FtpListItem.Modified turns up strange values

Mar 25, 2013 at 11:39 PM
Edited Mar 25, 2013 at 11:52 PM
Hello,

Upon retrieving list of files from FTP site, I am getting strange values for FtpListItem.Modified property:

When there actually is 2013-03-07 10:02:00, FtpListItem.Modified gives 2003.07.13. 10:02:00
When there actually is 2013-03-08 11:10:00, FtpListItem.Modified gives 2003.08.13. 10:02:00
However, these dates are retrieved correctly:
2013-03-15. 14:38:15
2013-03-25. 7:27:41

Seems that the FTPClient likes to
  • read the date from what actually is a year,
  • read the month from what actually is a date,
  • read the year from what actually is a month
That is, this strange behaviour is active unless the date (ie, actual date of the file on FTP server) goes beyond 12, in which case the date is parsed correctly.
Coordinator
Mar 26, 2013 at 2:51 AM
If you're not already, use the debug build or pull in the source and build a debug version. Add a ConsoleTraceListener and log the FTP transaction. Post the file listing back here so that I can read over it and look at adding a parser. What server software are you connecting to as well?
Mar 26, 2013 at 10:54 AM
Here it is. The dates in the listing are formatted MM-dd-yy. I don't know what is the server software, this is an outsourced service beyond my reach.

I am using Nautilus (on Ubuntu) as GUI client to this FTP server, and it shows the dates correctly. I never knew that this is not standardized in the FTP protocol - the date formats to be used in file listings, that's quite a bummer. Does the FtpClient library have the flexibility of specifying the date parsing method?
220 Microsoft FTP Service
USER MyUserName
331 Password required for MyUserName.
PASS <omitted>
230 User logged in.
FEAT
211-Extended features supported:
 LANG EN*
 UTF8
 AUTH TLS;TLS-C;SSL;TLS-P;
 PBSZ
 PROT C;P;
 CCC
 HOST
 SIZE
 MDTM
 REST STREAM
211 END
OPTS UTF8 ON
200 OPTS UTF8 command successful - UTF8 encoding now ON.
13.03.26 11:42:30 Connected.
CWD /MyWorkingDirectory
250 CWD command successful.
PWD
257 "/MyWorkingDirectory" is current directory.
TYPE I
200 Type set to I.
EPSV
229 Entering Extended Passive Mode (|||5787|)
LIST /MyWorkingDirectory
125 Data connection already open; Transfer starting.
03-07-13  10:02AM                  901 File01.xml
03-07-13  10:03AM                  921 File02.xml
03-07-13  10:04AM                  904 File03.xml
03-07-13  10:04AM                  912 File04.xml
03-08-13  11:10AM                  912 File05.xml
03-15-13  02:38PM                  912 File06.xml
03-07-13  10:16AM                  909 File07.xml
03-07-13  10:16AM                  899 File08.xml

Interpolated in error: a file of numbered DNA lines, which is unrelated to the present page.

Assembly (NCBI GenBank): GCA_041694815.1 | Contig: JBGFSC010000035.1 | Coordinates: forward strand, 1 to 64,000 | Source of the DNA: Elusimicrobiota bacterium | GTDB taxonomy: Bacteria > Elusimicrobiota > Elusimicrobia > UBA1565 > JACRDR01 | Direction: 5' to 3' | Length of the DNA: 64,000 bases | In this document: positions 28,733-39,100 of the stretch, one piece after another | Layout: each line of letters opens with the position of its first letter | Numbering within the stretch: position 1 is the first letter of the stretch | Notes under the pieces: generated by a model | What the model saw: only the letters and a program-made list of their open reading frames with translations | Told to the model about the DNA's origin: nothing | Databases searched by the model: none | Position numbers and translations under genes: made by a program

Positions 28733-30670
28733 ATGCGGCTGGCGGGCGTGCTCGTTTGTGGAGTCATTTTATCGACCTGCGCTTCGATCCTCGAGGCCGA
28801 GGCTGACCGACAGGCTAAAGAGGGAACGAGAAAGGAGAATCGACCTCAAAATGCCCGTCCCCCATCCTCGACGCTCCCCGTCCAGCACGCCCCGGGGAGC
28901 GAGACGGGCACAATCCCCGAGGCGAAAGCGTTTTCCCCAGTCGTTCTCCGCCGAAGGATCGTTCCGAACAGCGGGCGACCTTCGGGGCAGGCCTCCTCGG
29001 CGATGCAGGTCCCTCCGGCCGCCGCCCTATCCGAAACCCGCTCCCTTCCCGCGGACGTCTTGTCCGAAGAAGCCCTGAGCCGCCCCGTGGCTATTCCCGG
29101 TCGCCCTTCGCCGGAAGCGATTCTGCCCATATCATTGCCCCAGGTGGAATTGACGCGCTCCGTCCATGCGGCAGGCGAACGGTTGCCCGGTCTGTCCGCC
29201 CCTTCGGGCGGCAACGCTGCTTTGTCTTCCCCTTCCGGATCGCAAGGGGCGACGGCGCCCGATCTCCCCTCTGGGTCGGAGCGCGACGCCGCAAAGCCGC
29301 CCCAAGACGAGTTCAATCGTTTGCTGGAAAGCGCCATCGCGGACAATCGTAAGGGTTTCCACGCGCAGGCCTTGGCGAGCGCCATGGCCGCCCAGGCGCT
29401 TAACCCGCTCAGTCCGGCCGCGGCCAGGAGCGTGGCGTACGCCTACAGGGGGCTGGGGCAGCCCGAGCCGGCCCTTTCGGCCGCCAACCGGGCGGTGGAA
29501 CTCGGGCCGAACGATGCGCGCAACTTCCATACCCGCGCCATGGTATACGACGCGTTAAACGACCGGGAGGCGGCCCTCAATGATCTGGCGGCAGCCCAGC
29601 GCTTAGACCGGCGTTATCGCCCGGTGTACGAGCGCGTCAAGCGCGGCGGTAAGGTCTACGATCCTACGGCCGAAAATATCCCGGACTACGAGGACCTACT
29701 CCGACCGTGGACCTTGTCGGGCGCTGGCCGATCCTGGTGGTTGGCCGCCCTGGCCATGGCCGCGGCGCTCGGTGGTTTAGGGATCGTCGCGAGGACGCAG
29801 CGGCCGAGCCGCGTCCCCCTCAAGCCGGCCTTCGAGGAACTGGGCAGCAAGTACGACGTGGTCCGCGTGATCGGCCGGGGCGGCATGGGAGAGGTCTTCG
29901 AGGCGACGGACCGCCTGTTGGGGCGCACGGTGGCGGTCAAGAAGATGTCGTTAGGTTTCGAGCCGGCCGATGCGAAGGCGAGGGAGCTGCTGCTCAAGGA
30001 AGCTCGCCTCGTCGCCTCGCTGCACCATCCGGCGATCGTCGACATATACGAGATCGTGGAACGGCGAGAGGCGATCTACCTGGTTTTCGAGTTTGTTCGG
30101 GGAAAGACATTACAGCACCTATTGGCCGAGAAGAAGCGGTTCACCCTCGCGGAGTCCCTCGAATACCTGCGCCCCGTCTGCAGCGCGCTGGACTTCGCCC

03-08-13  10:22AM                  904 File09.xml
03-25-13  07:27AM                  895 File10.xml
03-08-13  10:22AM                 6199 File11.txt
03-25-13  07:22AM                31444 File12.txt
03-25-13  07:24AM                24537 File13.txt
226 Transfer complete.
MDTM /MyWorkingDirectory/File06.xml
213 20130315143815
MDTM /MyWorkingDirectory/File10.xml
213 20130325072741
MDTM /MyWorkingDirectory/File12.txt
213 20130325072254
MDTM /MyWorkingDirectory/File13.txt
213 20130325072406
QUIT
221 Goodbye.
Coordinator
Mar 26, 2013 at 2:02 PM
This is a regression in the IIS file listing parser, I did some work on UTC dates not that long ago and must have introduced this bug. I'll look into getting it fixed today. To answer your question, it's possible to add your own parsers to System.Net.FtpClient. There's an example project that shows how to do this. There are multiple ways to get a file listing. On servers that support machine listings, the MLSD command is used which does give a standard format listing. MLSD is the most reliable and the fastest however not all servers, such as IIS, implement it. The second way is to use LIST which is the most problematic and least reliable. LIST listings are formatted at the discretion of the server software developers. There is no standard or one size fits all solution, that's why I added a way to add custom parsers. The last way is to use NLST + MDTM + SIZE which is by far the slowest but much more reliable than LIST. In scenarios where reliability and accuracy of date/time values matters, my suggestion is to check the server capabilities flags for MLSD and if it's not available use FtpListOption.NameList | FtpListOption.SizeModify flags with GetListing() instead.

Anyway, in this particular case you have uncovered a bug and I'll look at getting it fixed.
Coordinator
Mar 26, 2013 at 2:31 PM
The latest revision should address this issue. I've tested with the file listing sample above as well as against ftp.microsoft.com. One thing to keep in mind is that the dates are assumed to be UTC so your time zone is taken into account. I've compared System.Net.FtpClient's date/time results against windows explorer's builtin ftp capabilities and they mirror each other. Some ftp clients may take the date/time values literally, no time zone adjustments.
Mar 26, 2013 at 10:20 PM
Thanks, works like charm!
Regarding the UTC, are you storing the UTC value and letting the C# to handle the local time zone adjustment, or doing the time zone adjustment calculation yourself? I mean, next week my time zone will switch from GMT+2 to GMT+3 (summer time). Will the march dates still be GMT +2, even when my current local time zone is GMT +3? That would be kind of confusing - suddenly the modified date changes for all the winter time files, perhaps triggering some "file updated" routines in somebodies code.
Coordinator
Mar 27, 2013 at 3:52 AM
The time zone adjustment is made by the .net runtime when DateTime.Parse() is called.